Alex Iwobi – A New Hope

“Alexander Iwobi. Now, that’s a name I’ve not heard in a long time. A long time.”

That’s been the reaction of some Premier League fans after the Nigerian midfielder’s recent resurgence under Frank Lampard.

Ok, he’s not someone who necessarily pulls up any trees with his goals and assist numbers. But nor does he have to.

Yes, putting the ball in the back of the net (and keeping it out of your own) is fundamental to football.

But consider each of a team’s 11 players on the pitch as cogs. The better the cog, the more efficient the machine.

Alex Iwobi has gone from a spare part to one of the most integral pieces of Everton’s footballing operation.

To totally diminish Iwobi’s statistical returns isn’t really fair. His new role has seen him create chances more regularly, and at the time of writing only seven players have provided more assists in the Premier League this season. Not bad, playing for a relatively goal-shy Everton team.

But it is his overall game that has turned the tide and won over many disaffected Evertonians.

In the midst of a relegation dogfight, Iwobi seemed like one of the least likely to step up and show the desire required to get the Toffees out of their sticky predicament.

The £28 million signing from Arsenal had long been written off as a flop; a luxury player that Everton could not really afford to have in the side.

His ability on the ball was never particularly in question but, used largely as a winger, many games seemed to pass him by.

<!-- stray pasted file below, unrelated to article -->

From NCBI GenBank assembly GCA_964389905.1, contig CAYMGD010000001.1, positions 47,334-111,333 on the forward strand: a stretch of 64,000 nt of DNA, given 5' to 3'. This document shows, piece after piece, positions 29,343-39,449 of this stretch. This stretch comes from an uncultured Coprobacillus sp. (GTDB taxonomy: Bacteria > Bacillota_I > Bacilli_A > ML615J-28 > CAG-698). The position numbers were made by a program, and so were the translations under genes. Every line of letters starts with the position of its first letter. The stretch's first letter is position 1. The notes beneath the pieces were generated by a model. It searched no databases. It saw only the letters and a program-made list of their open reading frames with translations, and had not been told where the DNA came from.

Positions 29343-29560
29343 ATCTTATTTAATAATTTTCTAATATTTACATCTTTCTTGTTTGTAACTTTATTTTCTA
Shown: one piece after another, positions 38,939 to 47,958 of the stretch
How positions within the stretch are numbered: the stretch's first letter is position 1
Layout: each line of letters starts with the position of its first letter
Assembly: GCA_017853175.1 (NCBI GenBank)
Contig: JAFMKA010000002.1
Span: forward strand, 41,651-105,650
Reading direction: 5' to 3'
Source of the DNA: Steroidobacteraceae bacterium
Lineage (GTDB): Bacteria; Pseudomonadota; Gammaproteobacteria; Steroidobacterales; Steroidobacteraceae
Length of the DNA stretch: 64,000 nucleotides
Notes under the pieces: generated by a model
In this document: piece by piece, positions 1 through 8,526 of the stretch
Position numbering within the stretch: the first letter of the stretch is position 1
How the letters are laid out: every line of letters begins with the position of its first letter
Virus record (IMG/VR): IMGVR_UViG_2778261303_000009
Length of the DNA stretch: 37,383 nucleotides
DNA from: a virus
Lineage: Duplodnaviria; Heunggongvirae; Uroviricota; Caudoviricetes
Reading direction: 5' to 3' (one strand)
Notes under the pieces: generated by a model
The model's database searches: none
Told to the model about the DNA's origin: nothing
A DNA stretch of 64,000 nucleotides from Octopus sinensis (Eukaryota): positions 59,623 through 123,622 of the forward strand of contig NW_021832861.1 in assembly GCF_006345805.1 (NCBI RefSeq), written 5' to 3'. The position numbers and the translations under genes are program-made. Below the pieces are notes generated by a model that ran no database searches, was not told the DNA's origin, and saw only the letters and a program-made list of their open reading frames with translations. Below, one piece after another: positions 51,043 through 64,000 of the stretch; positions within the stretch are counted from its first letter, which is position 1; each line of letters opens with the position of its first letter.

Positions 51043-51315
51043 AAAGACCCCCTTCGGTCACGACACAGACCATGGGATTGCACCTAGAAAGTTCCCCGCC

There were occasional exceptions to this when we saw glimpses of the player we are seeing now, such as Everton’s gritty 1-0 victory over Chelsea in December 2020.

Carlo Ancelotti may have been impressed that day but, much like the other Everton managers preceding Lampard, he never quite seemed to know how best to use Iwobi for more than a brief period.

He could play on the right, he could play on the left, he could be on the bench.

In contrast, under Lampard he has completed 90 minutes in every single league game for Everton since his iconic injury time winner against Newcastle at Goodison in March.

Playing further back in a more central role, Iwobi has been a revelation. With the game in front of him to attack and exploit, he has felt more involved in matches than ever.

Lampard and his team can take the credit for the tactical switch, as well as any coaching and guidance provided to the midfielder. But Iwobi himself deserves to be acknowledged for the level of his performances.

Previously criticised for a perceived lack of application, he was someone who seemed all flash and little substance. And these observations were not necessarily unfair.

If you’re not up for the fight at Goodison Park, the fans will let you know. Soft players will not be tolerated.

Ross Barkley was lauded at Everton for some of his extraordinary goals and the impressive attacking play he was involved in. One of the reasons he failed was because he was not prepared to do the dirty work.

It is up to each individual player whether they give themselves the best chance of success, and key to that is dedicating the necessary graft.

Iwobi has acknowledged this himself in recent interviews. He knows fans will forgive a misplaced pass when they see a player putting in the work defensively as he has been.

Due to his underwhelming start at the club, Evertonians used to get annoyed when people would report his transfer fee as £35 million (the figure including potential add-ons).

For what he is giving this Everton side, the 2022 Alex Iwobi looks a bargain.

Well done to him for doing what it takes to change that perception, and long may it continue.

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